Facilitation and interference during the preparation of bimanual movements: contributions from starting locations, movement amplitudes, and target locations

Jarrod Blinch, Brendan D. Cameron, Ian M. Franks, Mark G. Carpenter, Romeo Chua

Research output: Contribution to journalArticlepeer-review

5 Scopus citations

Abstract

Symmetric, target-directed, bimanual movements take less time to prepare than asymmetric movements (Diedrichsen et al. in Cerebral Cortex 16(12):1729–1738, 2006; Heuer and Klein in Psychol Res 70(4):229–244, 2006b). The preparation savings for symmetric movements may be related to the specification of symmetric amplitudes, target locations, or both. The goals of this study were to determine which symmetric movement parameters facilitate the preparation of bimanual movements and to compare the size of the facilitation for different parameters. Thirty participants performed bimanual reaching movements that varied in terms of the symmetry/asymmetry of starting locations, movement amplitudes, and target locations. Reaction time savings were examined by comparing movements that had one symmetric parameter (and two asymmetric parameters) to movements with all asymmetric parameters. We observed significant savings (~10 ms) for movements with symmetric amplitudes and movements with symmetric target locations. Reaction time costs were examined by comparing movements that had two asymmetric parameters (and one symmetric parameter) to movements with all symmetric parameters. We observed significant reaction time costs (~13 ms) for all movements with asymmetric amplitudes. These results suggest that movement preparation is facilitated when amplitudes or target locations are symmetric and that movement preparation suffers interference when amplitudes are asymmetric. The relative importance of the three parameters to movement preparation, from most to least important, is movement amplitudes, target locations, and then starting locations. Interference with asymmetric amplitudes or target locations may be caused by cross-talk between concurrent processes of parameter specification during response programming.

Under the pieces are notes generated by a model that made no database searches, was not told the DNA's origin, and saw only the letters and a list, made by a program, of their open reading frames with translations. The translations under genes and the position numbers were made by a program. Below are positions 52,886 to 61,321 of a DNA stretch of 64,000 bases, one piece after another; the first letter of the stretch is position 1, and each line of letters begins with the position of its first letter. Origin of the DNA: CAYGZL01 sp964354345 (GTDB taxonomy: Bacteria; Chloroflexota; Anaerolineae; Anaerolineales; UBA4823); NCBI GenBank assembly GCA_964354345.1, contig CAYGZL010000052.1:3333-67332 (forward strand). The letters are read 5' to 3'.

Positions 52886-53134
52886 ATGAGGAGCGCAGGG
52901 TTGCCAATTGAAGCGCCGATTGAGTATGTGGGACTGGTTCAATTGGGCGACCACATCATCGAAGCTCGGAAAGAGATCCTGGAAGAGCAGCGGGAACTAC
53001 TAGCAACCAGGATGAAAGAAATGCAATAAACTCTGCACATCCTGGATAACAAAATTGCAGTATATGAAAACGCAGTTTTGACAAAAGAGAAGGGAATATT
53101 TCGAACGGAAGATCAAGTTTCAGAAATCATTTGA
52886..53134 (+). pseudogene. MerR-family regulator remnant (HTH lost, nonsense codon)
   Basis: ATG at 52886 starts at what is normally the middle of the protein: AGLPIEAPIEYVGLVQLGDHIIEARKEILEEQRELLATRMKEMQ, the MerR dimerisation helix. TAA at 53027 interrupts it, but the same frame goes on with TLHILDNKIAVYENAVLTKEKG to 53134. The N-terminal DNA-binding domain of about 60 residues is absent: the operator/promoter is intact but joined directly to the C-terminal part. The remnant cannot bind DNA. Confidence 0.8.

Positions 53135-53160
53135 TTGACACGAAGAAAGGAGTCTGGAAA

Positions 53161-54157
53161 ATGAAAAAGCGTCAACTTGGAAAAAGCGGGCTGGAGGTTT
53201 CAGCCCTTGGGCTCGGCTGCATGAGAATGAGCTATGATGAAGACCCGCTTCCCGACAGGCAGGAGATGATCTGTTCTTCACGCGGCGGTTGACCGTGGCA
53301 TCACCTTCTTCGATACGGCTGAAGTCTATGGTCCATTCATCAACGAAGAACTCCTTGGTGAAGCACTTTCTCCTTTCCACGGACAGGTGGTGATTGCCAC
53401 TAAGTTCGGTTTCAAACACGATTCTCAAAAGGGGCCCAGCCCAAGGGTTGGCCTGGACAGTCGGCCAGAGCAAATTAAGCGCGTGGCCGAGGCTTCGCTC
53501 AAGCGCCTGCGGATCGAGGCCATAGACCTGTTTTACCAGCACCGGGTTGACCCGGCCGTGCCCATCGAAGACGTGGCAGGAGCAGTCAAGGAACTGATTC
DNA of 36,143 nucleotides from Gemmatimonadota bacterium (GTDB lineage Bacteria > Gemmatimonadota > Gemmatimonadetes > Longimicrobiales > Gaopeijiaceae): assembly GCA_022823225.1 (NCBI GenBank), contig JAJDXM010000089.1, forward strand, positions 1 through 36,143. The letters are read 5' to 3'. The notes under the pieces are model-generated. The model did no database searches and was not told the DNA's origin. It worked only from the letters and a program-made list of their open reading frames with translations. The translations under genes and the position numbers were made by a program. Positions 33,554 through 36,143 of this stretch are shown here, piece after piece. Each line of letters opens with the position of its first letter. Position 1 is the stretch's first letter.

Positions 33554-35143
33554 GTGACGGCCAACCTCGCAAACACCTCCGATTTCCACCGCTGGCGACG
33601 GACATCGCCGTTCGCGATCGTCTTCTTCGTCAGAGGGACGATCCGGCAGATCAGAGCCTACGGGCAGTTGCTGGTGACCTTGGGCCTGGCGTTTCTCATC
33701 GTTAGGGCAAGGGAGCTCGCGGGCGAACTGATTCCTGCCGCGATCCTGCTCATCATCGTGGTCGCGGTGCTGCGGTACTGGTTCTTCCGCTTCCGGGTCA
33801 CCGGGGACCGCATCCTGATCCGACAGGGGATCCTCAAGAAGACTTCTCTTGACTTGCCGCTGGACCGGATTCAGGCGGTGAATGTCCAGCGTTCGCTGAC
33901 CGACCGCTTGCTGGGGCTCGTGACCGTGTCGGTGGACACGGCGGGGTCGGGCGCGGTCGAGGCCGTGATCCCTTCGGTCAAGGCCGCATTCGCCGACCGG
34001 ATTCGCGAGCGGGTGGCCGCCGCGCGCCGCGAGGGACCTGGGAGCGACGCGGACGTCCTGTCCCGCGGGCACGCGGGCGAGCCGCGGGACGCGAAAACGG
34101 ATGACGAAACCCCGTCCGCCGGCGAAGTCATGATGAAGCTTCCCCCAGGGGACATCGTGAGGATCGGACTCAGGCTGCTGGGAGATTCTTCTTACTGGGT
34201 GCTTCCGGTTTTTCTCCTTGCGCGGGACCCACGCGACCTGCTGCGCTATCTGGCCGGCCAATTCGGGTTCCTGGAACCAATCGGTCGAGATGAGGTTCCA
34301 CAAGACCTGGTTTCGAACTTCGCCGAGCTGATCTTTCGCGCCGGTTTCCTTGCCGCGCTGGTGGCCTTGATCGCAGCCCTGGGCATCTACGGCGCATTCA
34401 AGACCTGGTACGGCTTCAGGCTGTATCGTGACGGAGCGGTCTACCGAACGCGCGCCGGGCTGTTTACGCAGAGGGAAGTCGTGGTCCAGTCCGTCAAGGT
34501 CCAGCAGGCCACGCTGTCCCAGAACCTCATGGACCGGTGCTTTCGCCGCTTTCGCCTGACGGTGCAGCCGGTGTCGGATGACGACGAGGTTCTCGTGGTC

Original languageEnglish
Pages (from-to)978-988
Number of pages11
JournalPsychological Research
Volume79
Issue number6
DOIs
StatePublished - Nov 12 2014

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